Studio owner, director, producer, writer, actor, and philanthropist Tyler Perry recently sat down with AARP, The Magazine. According to the media outlet, he spoke about ownership, the influence of his mother, his career, and how he placed Bibles throughout his studio as a hedge of protection for his company.
Perry’s rise to fame and success was an arduous journey, which he has often spoken about, but like grapes to a winepress, Perry’s struggles have afforded him the ability to produce good wine.
He overcame homelessness as he pursued his dream of becoming a playwright. The success of his theatrical presentations allowed him to reach billionaire status and continue to produce numerous projects on a 330-acre studio he owns that was once a Confederate Army base. Undoubtedly, while owning such a vast piece of real estate is an immense accomplishment, the knowledge that the property once housed people who wanted Perry’s ancestors to remain enslaved is not lost on the multitalented entertainer.
“From the moment I walked onto the property, I was haunted by it. Sometimes when I’m walking here at night, I get a chill from all the things that have happened here. So, as we built each of the 12 soundstages, we buried Bibles underneath them, as a way of refocusing the spirit of the place. I wanted this to be a place where everyone was welcome,” reveals the Jean Hersholt Humanitarian Award winner.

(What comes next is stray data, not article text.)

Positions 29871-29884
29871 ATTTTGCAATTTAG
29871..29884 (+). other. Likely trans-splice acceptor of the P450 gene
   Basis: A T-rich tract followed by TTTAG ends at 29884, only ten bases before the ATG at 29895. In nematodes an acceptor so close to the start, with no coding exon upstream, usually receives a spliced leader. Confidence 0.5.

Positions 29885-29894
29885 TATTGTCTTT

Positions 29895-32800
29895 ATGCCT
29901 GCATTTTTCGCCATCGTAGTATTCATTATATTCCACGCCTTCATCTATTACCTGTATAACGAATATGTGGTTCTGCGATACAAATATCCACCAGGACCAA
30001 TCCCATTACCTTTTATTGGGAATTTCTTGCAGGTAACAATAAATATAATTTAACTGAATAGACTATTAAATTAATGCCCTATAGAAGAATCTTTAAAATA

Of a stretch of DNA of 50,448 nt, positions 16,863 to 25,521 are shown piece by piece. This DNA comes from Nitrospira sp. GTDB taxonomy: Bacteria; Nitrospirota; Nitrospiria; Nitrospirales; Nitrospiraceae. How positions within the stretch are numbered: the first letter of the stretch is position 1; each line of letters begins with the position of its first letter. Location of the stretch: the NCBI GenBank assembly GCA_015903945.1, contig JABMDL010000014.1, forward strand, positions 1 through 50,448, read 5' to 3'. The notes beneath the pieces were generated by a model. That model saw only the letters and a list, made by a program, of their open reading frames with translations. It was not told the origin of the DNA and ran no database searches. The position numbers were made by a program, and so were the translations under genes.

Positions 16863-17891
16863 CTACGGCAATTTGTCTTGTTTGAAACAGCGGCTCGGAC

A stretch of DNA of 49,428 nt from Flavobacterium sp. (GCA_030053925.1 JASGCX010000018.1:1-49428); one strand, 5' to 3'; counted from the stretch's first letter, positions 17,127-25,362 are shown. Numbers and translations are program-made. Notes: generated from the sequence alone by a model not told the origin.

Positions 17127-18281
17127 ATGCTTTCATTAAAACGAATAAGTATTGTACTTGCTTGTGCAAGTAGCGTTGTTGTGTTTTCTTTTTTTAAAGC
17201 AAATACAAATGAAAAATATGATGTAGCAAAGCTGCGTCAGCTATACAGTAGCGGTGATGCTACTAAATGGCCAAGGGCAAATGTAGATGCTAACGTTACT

His commitment to his faith has blessed him with the ongoing success of many of his films, television series, and plays. His significant monetary increase has granted him the freedom to provide gainful employment to the forgotten but also contribute financial support to revered artists like Cicely Tyson.
“I’ve never said this publicly, but I took care of Ms. Tyson for the last 15 years of her life. She was a proud woman, and the only reason I mention this is because she wrote it in her book. This woman had done so many amazing things, but she wasn’t well compensated for it. She made $6,000 for Sounder, you know? I wanted to make sure she knew that there were people who valued her. So, she did one day of work on my 2007 film Why Did I Get Married? I paid her a million dollars,” he divulged.
“I loved working with her. And it makes me feel great that I was in a position to give this incredible woman some security in her latter years.”
In addition to supporting the greats of film, he opens his doors to formerly imprisoned individuals who ordinarily would be locked out of mainstream society.
“Thousands of people come through the gate every day to work here. And it’s a beautiful thing. A lot of them are former prisoners who wouldn’t have had this shot.”
Perry is working on his latest project, A Jazzman’s Blues, a coming-of-age drama period piece sent in the 1940s, inspired by celebrated playwright August Wilson, due on Netflix on Sept. 23, 2022.